Google’s Lizzi Sassman and John Mueller discussed the importance of image filenames in a recent Search Off the Record podcast and at one point discussed a major mistake when it comes to filenames.
Google’s documentation doesn’t say if image filenames are ranking factors.
But they do say that Google takes note of them in order to help figure out what the image is about.
For that reason it’s recommended by Google that images be given meaningful filenames.
“Likewise, the filename can give Google clues about the subject matter of the image. For example, my-new-black-kitten.jpg is better than IMG00023.JPG. If you localize your images, make sure you translate the filenames, too.”
It’s also a good practice to give meaningful filenames to images because it makes it easier for organization purposes to be able to see the image filename and know what it’s about.
Google’s Lizzi Sassman and John Mueller begin their discussion by affirming the importance of filenames then discuss how important they are in general.
“Lizzi Sassman: So another part where you could focus your attention, I guess, would be the filename. So words for the name of the image itself. Because that’s not an area where I have not invested much effort, but I don’t know, like should we? What if I went and just changed all of the images on our site to have a different filename? To be more descriptive or, I don’t know… put like more words there too, like in addition to alt text? John Mueller: We do recommend doing something with the filenames in our image guidelines. So having descriptive filenames is good. But I don’t think you would see a significant change if you already do the other things around images, like the alt texts, the text surrounding the image. Those are really, really strong signals. And the filename itself is often… it’s kind of from a technical point of view. This is what we called it, but it doesn’t provide any real unique information, usually. Of course, if you don’t do the alt text, or if you don’t have good surrounding text, then, of course, the filename might be the only place where you mention what this image is about. But if you do the rest, then usually the filenames are okay.”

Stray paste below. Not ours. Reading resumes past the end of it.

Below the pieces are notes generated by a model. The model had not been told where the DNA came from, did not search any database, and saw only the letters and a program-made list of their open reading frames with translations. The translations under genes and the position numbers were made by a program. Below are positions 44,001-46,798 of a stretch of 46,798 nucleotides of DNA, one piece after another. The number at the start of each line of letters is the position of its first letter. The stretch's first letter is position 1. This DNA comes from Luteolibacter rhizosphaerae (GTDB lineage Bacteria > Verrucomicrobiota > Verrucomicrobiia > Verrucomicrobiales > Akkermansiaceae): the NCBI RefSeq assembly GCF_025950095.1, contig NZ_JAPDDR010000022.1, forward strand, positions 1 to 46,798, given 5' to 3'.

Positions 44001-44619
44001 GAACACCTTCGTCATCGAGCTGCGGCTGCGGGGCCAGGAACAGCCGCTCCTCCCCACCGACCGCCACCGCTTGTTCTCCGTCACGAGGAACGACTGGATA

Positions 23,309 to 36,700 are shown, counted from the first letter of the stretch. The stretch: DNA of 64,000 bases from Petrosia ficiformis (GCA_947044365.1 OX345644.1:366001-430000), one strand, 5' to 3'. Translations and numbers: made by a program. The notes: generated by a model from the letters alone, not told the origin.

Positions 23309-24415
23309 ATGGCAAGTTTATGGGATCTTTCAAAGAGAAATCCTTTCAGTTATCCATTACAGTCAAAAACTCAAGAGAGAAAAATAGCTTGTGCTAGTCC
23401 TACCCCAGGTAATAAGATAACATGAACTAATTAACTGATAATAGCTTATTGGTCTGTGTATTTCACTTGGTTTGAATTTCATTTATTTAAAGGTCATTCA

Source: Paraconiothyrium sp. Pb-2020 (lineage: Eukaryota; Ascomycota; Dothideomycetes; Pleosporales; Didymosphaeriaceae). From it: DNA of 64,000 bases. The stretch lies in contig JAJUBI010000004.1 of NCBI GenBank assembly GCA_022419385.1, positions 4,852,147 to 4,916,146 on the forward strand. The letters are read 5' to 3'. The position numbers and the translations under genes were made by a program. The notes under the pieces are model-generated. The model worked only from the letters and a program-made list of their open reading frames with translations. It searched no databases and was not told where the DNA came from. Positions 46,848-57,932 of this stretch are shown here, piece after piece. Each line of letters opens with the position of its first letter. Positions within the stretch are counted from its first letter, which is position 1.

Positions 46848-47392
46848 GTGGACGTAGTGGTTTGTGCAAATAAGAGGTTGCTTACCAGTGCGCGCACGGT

John Mueller next brings up an important technical issue regarding how Google crawls images and why this should be considered when optimizing images on an already established website.
“And the other thing with filenames, especially for images, is when we crawl images, we tend not to crawl them as often, because usually, they don’t change a lot. John Mueller: So that means if you change all of the filenames across the website, then it’s going to take a lot of time for Google’s systems to see, “Oh, well, this is a new image, and we have to kind of look at it at some point.” And to understand kind of that connection between the old image and the new one, that’s something that’s just going to take a very long time. So if you changed all of them at once, my guess is… I don’t know, over a period of a couple of months at least, it’ll be kind of annoying in Image Search in that we kind of drop the old ones first because they’re no longer mentioned on the page and pick up the new ones in a really slow way. So that’s something where I would try to only do that if it’s really, really critical. Like when we did the transition from Blogger to the new set up for the blog posts. Of course, the images had to be moved as well. And at that point, it was like, “Sure.” It was like, “Change the filename, move the image to a different URL.” “
The big takeaway here is to be mindful that Google doesn’t crawl images very often and to be prepared to have renamed images not indexed for months.
Another important takeaway is that changing the filename of already crawled and indexed images has the least amount of benefit to the point that it wouldn’t be visible.
This segment of Google’s podcast had at least four insights on the topic of image filenames.
This segment can be heard at the 20:55 minute mark